Before taking the job at Syracuse, Brumbaugh coached the defensive line at Louisiana Tech in 2008 and 2009. He took over a defensive front that ranked 46th nationally against the rush in 2007 and moved that ranking to 13th at the conclusion of the 2008 season.

In 2012, Brumbaugh was at East Mississippi Community College, where he was in charge of the defensive line and also was the strength and conditioning coordinator. He helped lead the Lions to a top-10 national ranking, an 8-2 record and the Mississippi North Division championship. Brumbaugh’s defensive line combined for 224 tackles, including 44.5 tackles for loss, 21.5 sacks and seven forced fumbles. For the season, the EMCC defense allowed just 75 rushing yards and only 15.3 points per game.

In his lone season at EMCC, Brumbaugh developed six defensive linemen who signed Division I scholarships, including Kentucky’s Smith, the nation’s No. 1-rated junior college defensive end prospect by JCGridiron.com.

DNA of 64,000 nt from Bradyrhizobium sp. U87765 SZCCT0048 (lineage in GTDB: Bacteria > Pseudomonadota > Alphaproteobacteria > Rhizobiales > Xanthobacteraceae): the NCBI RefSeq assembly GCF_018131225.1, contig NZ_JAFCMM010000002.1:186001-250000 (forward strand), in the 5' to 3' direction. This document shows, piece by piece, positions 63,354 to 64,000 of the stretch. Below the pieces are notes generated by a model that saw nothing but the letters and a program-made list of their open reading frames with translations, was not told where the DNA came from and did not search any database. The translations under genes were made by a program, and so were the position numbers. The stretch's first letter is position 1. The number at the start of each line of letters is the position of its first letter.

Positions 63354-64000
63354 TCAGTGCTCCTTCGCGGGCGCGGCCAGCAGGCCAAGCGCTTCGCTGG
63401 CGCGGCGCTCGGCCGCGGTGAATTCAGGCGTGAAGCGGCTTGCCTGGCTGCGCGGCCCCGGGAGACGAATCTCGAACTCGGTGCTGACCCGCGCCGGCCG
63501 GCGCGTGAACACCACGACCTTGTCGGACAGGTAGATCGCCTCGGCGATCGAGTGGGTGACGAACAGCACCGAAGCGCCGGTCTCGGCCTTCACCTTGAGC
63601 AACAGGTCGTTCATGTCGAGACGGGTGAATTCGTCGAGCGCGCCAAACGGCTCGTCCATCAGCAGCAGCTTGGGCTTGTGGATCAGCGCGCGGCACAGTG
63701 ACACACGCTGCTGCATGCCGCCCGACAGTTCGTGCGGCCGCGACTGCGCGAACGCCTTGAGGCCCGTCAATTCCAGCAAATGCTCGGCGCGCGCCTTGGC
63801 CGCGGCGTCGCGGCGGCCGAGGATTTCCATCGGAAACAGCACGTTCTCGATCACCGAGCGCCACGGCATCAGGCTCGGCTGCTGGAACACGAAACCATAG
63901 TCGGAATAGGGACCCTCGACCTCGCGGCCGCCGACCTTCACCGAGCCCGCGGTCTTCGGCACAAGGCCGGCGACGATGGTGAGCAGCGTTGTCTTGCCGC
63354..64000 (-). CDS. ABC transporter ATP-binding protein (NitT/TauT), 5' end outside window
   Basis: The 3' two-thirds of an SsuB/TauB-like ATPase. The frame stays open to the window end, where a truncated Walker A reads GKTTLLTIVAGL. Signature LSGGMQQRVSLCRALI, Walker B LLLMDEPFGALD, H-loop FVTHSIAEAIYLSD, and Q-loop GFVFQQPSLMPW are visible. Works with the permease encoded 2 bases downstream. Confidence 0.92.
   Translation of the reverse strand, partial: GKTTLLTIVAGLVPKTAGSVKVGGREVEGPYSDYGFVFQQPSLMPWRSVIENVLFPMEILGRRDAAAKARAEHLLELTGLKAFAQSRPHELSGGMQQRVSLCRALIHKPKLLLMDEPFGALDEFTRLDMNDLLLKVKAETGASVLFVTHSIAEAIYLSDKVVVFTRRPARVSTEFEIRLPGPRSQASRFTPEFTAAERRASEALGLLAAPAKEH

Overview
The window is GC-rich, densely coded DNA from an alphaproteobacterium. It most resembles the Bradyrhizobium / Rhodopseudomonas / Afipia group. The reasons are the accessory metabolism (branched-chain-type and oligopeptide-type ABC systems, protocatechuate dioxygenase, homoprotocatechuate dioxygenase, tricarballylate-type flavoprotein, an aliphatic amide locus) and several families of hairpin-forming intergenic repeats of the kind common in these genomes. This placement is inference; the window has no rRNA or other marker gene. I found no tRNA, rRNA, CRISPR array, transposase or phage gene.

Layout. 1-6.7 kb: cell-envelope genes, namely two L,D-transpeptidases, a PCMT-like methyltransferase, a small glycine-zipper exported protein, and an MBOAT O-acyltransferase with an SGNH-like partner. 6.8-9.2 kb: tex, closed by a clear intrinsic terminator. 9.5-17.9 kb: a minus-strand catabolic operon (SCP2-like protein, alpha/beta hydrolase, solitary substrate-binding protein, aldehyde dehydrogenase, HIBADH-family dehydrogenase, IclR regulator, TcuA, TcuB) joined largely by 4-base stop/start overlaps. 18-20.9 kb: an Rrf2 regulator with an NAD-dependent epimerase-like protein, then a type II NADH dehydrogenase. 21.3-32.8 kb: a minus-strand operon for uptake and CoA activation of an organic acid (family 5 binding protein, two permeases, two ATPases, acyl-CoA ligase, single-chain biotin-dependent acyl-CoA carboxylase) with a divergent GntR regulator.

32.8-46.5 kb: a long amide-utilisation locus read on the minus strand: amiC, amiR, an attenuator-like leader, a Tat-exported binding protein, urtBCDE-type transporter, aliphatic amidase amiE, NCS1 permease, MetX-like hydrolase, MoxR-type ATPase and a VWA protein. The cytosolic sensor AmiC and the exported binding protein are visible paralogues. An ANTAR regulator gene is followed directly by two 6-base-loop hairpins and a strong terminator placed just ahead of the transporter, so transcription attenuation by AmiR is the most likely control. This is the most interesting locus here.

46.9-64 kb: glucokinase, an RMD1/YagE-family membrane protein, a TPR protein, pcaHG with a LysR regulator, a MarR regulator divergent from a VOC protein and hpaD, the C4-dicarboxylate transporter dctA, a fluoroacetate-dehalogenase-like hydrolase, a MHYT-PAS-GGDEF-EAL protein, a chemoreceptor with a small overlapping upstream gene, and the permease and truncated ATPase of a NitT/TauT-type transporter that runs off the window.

Brumbaugh also has extensive experience as a strength and conditioning coach, working two seasons (2006-07) as an assistant strength and conditioning coordinator at LSU.  Under then-head coach Les Miles, LSU won the 2007 national championship, defeating Ohio State, 38-24, in the BCS title game in New Orleans. While with LSU, Brumbaugh helped produce 12 NFL Draft selections, including five first-round picks.